(480) 830-3900

We will be on Fox 10 Wednesday January 3rd at 11 a.m.  If anyone has experienced or been diagnosed with any of the following disorders and is willing to speak for the segment, please contact us at 480-830-3900.

PRESS RELEASE

Exploding Head Syndrome and other Strange Sleep Disorders

(Phoenix, Arizona) More than 70 million people in the U.S. have a sleep disorder and yet most of those who have one are completely unaware of it.

The International Classification of Sleep Disorders, Second Edition documents 81 official sleep disorders. While some of these are very common, most of them are found in only a small portion of people. Here are seven of the strangest sleep disorders documented.

1.         Exploding Head Syndrome

Exploding head syndrome is most common in older people, though it has been reported in children under age 10. Sufferers say that it seems like a bomb has gone off in their head.  Some people think that they are having a stroke.  The event is normally painless and harmless.

2. Sleep Related Eating Disorder

A sleep related eating disorder is a series of repeated episodes of compulsive binge eating and drinking after waking up in the night.   People who suffer from this disorder may not remember the episode after they wake up, but only discover it after seeing some sort of evidence.  One person said she woke up and saw ketchup all over her hands and face.  Foods that are high in calories tend to be eaten the most. It is common to eat or drink thick and sugary foods such as peanut butter or syrup.


3.        Sleeping Beauty Syndrome

This rare disorder forces someone to sleep up to 20 hours a day for weeks on end. Seventy percent of those afflicted are adolescent males. The episodes can come on quickly and are often associated with excessive eating, wild sexual urges, hallucinations, disorientation and even flu-like symptoms. The disorder may be related to a malfunction of parts of the brain that govern appetite and sleep. Once you have the disorder, you could be in for a long ride. The symptoms can take a decade or more to fully recede.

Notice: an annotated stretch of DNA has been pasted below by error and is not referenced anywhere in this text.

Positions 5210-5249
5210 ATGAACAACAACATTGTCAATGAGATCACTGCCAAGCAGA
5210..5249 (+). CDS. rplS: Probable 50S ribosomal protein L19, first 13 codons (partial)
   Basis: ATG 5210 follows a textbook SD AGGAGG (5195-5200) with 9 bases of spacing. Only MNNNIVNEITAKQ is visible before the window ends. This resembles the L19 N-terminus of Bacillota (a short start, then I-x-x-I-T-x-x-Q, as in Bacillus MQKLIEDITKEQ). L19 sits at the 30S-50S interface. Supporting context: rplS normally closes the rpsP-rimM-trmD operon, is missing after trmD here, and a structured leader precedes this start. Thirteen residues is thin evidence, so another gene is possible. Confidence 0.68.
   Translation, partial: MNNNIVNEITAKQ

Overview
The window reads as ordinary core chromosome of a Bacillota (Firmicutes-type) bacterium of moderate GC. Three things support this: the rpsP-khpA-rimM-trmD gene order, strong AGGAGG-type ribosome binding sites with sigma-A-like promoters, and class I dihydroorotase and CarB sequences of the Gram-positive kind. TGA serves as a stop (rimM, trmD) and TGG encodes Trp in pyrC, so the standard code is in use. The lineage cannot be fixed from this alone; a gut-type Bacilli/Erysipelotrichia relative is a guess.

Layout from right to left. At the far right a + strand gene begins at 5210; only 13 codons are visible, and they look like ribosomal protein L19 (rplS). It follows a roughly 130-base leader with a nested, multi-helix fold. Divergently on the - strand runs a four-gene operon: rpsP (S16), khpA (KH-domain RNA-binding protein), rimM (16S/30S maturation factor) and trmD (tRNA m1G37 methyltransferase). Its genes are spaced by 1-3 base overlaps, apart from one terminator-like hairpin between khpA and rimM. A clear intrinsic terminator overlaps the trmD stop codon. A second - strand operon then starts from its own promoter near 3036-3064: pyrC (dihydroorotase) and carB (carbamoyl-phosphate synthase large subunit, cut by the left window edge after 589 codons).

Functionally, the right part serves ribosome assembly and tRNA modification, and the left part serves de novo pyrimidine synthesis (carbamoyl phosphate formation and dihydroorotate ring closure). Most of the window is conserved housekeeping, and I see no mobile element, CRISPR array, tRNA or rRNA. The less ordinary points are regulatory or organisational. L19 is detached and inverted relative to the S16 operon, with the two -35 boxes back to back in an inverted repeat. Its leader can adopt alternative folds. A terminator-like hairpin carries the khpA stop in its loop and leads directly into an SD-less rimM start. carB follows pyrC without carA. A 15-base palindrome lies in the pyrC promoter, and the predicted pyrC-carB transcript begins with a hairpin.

4.        Fatal Familial Insomnia

Fatal familial insomnia is an extremely rare and deadly genetic brain disease. Sleeping becomes difficult at its onset. The symptoms rapidly worsen, resulting in dementia and loss of energy.  Eventually the victim will fall into a coma and die.

5.        Sleep Starts

If you have ever experienced a strong jerking sensation just before you fall asleep you may be experiencing a sleep start.  Sleep starts are a very common part of the falling asleep process and are reported to occur in 60% to 70% of people of all ages.

Sleep starts most often occur in the arms and legs and may not wake you up.  You also may experience a falling sensation.  They are generally harmless.

6. REM Sleep Behavior Disorder

People with REM Sleep Behavior disorder will act out their dreams in their sleep.  For example, a man might dream that he is playing football and leap out of bed to catch a pass.   These dreams can be very active and can often become violent.  The actions may include shouting, swearing, flailing, punching, kicking, leaping, jumping.

If you are experiencing symptoms described in any of these disorders, it could mean that there is something going on with your body that you are not aware of.  Make sure that you discuss your symptoms with your physician.
About Valley Sleep Center:

Since 2002, Valley Sleep Center, accredited by the American Academy of Sleep Medicine, has provided Arizona with diagnostic sleep studies in a home-like atmosphere, ensuring a comfortable, relaxing experience for patients.  Their Board Certified Sleep Medicine Specialists consist of experienced and knowledgeable physicians who provide expert advice across a multitude of sleep related disorders including insomnia, sleep apnea, snoring, excessive daytime sleepiness, hypertension, sleepwalking, and pediatric sleep problems.  They accept most insurance plans as well as Medicare.  For more information contact Lauri Leadley at 480-830-3900; https://valleysleepcenter.com.

Source:  American Academy of Sleep Medicine

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